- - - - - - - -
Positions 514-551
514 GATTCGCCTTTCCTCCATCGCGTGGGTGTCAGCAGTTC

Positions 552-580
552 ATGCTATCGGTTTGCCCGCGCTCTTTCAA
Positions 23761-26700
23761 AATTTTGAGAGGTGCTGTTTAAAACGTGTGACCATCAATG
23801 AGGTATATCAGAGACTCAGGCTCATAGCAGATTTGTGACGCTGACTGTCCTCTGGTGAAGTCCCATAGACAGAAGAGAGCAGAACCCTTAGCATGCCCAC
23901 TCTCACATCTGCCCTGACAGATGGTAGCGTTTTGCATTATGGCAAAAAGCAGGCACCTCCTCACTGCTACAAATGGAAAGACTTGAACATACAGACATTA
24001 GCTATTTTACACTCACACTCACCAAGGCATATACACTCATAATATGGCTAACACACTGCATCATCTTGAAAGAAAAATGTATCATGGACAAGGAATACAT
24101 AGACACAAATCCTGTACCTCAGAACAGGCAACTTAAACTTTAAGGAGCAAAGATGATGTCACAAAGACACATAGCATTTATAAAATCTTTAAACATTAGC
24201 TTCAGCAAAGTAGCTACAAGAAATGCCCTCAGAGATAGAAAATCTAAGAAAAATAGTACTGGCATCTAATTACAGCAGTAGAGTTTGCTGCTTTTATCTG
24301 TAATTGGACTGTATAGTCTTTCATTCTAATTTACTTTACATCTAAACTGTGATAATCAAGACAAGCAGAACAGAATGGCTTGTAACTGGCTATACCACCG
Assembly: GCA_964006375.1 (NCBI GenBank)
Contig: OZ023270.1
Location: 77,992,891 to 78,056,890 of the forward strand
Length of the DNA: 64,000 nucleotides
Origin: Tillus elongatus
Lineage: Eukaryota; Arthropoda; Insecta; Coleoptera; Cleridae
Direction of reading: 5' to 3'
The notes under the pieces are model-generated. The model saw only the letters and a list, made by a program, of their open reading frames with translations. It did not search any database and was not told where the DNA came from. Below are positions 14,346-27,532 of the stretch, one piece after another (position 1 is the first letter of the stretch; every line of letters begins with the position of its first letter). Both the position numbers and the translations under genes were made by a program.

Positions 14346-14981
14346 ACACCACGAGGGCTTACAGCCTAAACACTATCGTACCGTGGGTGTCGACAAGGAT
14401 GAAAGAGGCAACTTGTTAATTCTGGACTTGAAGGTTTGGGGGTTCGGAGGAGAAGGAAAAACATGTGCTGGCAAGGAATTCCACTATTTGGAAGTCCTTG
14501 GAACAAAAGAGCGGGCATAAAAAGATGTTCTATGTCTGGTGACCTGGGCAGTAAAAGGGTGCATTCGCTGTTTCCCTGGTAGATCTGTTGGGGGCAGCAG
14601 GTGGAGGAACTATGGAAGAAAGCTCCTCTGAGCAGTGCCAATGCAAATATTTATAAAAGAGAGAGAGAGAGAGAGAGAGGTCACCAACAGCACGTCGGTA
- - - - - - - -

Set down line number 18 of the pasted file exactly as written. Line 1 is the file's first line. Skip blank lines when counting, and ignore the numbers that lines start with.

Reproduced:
Lineage: Eukaryota; Arthropoda; Insecta; Coleoptera; Cleridae